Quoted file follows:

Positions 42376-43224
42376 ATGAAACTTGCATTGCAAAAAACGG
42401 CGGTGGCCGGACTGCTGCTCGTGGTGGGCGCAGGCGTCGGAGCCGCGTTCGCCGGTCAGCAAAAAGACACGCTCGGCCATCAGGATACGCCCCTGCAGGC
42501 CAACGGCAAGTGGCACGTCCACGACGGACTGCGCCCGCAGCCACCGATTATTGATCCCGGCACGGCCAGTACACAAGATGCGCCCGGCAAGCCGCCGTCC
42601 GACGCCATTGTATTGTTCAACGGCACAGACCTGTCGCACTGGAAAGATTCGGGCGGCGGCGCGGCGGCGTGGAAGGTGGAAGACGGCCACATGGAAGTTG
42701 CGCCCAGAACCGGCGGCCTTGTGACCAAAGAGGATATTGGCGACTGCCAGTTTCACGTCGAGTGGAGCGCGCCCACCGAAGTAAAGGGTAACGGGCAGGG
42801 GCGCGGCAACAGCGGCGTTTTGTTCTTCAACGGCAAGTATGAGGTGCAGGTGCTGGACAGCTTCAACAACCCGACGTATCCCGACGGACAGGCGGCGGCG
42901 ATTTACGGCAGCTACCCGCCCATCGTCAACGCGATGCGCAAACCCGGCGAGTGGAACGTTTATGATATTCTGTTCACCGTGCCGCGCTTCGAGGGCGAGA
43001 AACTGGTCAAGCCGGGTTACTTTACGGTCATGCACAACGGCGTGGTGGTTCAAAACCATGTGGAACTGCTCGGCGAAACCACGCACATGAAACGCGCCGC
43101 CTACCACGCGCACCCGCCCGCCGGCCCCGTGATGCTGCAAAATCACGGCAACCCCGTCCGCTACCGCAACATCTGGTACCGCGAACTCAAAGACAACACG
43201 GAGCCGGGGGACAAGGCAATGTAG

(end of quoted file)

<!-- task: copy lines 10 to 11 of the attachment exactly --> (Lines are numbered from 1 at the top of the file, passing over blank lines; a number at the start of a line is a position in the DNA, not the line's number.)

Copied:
43101 CTACCACGCGCACCCGCCCGCCGGCCCCGTGATGCTGCAAAATCACGGCAACCCCGTCCGCTACCGCAACATCTGGTACCGCGAACTCAAAGACAACACG
43201 GAGCCGGGGGACAAGGCAATGTAG